Rivers State Governor, Nyesom Wike, and his former Commissioner for Chieftaincy and Community Affairs, John Bazia, threw caution to the winds when they engaged each other in a war of words while on a live television programme on Monday night.
Bazia, who defected to the All Progressives Congress (APC) from the Peoples Democratic Party (PDP) after he was dropped from Wike’s cabinet, and the Governor were on a Channels Television programme, Politics Today, when the anchor asked the former Commissioner to describe his former boss. He said:
“The governor, Wike, I must tell you that all those who are with him, they know what they are going through.
“But you have been seeing him on TV and the way he has been behaving in Nigeria. Sometimes, you will be baffled if that is an enlightened and educated mind; the way he carries himself.
“He forgets that he holds the exalted position, the office of the governor. He behaves like a thug…”
When the anchor turned to Wike to get his reaction, the visibly upset governor who felt insulted by the words of Bazia, quickly interjected and replied:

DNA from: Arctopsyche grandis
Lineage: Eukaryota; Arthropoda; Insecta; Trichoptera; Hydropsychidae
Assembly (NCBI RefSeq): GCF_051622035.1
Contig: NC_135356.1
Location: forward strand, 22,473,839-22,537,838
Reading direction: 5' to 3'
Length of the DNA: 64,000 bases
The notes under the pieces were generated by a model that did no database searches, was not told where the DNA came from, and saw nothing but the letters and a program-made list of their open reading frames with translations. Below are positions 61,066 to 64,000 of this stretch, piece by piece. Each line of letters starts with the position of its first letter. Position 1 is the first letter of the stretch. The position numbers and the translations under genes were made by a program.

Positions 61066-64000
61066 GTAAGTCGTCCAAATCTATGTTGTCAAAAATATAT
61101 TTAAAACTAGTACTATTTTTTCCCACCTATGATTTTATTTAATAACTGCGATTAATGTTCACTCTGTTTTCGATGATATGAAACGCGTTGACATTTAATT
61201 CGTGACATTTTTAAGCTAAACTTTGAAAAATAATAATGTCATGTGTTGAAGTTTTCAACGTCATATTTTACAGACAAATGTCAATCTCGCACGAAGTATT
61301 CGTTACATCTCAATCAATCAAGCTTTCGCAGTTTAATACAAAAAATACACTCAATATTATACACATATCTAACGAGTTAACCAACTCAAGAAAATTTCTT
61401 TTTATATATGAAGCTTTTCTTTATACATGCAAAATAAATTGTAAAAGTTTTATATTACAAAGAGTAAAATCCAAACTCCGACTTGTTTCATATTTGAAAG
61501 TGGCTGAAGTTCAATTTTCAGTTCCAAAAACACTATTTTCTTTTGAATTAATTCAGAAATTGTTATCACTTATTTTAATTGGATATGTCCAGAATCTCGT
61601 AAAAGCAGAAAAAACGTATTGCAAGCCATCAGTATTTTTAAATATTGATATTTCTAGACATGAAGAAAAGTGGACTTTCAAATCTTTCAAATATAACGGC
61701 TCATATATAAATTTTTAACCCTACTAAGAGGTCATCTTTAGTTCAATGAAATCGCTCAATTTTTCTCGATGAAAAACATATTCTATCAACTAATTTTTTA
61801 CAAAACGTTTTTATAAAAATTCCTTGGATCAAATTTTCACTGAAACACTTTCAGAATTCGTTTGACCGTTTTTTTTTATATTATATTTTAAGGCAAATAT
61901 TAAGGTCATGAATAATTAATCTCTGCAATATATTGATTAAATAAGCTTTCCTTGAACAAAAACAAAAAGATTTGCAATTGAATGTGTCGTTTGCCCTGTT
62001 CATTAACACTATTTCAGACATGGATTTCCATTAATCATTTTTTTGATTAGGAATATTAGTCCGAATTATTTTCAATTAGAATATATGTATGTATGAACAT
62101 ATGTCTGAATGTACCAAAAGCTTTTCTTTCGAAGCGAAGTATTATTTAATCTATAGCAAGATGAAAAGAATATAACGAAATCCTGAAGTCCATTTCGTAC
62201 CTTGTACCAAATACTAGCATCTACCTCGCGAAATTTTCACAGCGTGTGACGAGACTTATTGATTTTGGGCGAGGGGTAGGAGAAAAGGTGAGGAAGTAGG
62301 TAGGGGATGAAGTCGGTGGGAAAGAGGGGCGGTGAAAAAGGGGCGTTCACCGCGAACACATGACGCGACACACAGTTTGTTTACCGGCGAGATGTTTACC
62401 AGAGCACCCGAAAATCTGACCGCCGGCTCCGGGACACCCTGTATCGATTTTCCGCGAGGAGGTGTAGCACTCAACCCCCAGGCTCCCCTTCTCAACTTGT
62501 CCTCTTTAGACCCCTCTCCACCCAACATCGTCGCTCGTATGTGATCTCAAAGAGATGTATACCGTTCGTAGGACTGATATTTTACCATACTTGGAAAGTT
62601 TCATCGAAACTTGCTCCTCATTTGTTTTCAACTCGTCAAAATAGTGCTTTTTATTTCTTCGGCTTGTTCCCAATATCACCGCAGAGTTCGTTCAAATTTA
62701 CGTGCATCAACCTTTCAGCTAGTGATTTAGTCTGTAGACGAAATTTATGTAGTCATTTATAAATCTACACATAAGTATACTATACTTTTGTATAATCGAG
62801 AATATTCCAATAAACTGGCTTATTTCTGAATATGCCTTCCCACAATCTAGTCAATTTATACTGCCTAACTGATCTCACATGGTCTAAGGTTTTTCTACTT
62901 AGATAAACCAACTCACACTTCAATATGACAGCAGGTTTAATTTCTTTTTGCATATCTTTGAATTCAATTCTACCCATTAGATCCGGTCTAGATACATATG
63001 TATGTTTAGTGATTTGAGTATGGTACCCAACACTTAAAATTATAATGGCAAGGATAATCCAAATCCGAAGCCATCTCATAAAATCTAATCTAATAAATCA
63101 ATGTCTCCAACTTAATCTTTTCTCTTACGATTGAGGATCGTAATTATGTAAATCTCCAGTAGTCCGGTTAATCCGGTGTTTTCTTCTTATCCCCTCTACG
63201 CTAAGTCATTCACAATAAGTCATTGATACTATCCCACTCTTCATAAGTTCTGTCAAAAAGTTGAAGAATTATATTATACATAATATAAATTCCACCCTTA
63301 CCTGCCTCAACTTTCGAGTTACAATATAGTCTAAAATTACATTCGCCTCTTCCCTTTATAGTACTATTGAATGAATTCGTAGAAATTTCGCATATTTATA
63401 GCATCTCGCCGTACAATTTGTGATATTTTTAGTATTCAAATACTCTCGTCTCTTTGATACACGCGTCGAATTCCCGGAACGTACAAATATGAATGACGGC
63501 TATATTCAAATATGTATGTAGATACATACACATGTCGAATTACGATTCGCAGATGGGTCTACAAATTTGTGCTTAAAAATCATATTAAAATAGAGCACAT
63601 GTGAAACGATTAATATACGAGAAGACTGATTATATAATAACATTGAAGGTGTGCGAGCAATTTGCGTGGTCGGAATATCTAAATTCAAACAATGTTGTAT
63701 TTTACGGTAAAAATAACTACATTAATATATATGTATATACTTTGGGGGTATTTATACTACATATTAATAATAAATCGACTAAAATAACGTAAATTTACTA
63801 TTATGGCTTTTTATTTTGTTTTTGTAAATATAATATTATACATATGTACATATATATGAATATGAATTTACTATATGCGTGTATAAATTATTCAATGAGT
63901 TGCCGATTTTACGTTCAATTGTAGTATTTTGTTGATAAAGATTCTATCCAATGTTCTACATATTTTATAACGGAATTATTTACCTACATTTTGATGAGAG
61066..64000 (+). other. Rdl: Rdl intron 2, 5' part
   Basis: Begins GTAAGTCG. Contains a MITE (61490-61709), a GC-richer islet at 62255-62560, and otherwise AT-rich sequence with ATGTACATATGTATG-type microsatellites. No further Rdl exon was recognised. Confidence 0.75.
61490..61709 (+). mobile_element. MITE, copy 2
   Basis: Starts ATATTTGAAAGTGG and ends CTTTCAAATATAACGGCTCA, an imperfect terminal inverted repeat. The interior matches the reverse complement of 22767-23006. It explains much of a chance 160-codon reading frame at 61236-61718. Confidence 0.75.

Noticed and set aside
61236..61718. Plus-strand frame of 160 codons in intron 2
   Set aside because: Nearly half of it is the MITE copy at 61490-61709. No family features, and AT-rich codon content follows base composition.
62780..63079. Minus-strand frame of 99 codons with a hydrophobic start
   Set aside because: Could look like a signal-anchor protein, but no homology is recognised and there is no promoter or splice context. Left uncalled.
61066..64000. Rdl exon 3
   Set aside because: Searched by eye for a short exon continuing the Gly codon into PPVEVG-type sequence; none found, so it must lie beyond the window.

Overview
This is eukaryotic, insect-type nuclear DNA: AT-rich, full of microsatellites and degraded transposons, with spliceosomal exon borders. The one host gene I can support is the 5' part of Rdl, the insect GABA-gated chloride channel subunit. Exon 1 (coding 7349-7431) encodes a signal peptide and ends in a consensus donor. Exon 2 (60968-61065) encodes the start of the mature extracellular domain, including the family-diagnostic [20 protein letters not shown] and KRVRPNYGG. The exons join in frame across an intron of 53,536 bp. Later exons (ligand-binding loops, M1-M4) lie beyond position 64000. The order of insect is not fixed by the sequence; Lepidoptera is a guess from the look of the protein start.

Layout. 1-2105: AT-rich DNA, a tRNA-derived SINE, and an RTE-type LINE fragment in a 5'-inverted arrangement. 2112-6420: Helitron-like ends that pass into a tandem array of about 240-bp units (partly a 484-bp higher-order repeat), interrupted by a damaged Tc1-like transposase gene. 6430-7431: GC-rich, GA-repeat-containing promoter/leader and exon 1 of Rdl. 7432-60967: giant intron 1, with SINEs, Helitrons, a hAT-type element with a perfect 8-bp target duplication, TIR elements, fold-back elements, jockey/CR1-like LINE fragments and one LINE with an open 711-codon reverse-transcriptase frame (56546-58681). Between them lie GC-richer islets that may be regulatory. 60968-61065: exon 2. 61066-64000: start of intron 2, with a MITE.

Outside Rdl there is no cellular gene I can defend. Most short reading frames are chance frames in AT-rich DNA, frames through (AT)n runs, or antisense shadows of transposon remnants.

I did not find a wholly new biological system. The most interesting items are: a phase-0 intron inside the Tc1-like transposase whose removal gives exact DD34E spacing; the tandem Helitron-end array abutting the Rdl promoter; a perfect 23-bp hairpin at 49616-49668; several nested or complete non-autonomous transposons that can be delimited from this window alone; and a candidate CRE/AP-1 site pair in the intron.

“You sit down there and somebody who said I appointed him had the temerity, the audacity, to say I behave like a thug, and you are asking me that question to react to what somebody I appointed as commissioner.
“However, let me tell you: look at him talking now. When he was commissioner, did he look that haggard?
“A thug appointed you commissioner; you never knew that he was a thug but he appointed you a commissioner.
“So, only when he removed you that you then know that he behaves like a thug.
“You did not resign, you were working with a thug all the while until when the thug did not bring you back as a commissioner for a second term in 2019, you then realised that he behaves like a thug.
“Now, look at the kind of characters we have and these are the kinds of people that you want me to respond to: somebody who stole the ‘kola’ of traditional rulers and up till now, he has not gone to court to challenge our allegation that he stole ‘kola’ given to traditional rulers and clergymen.
“Why did he not resign when he was commissioner? When I won my second tenure, he was lobbying that I was going to bring him back, but when I appointed another commissioner, he knew that he would not come back.”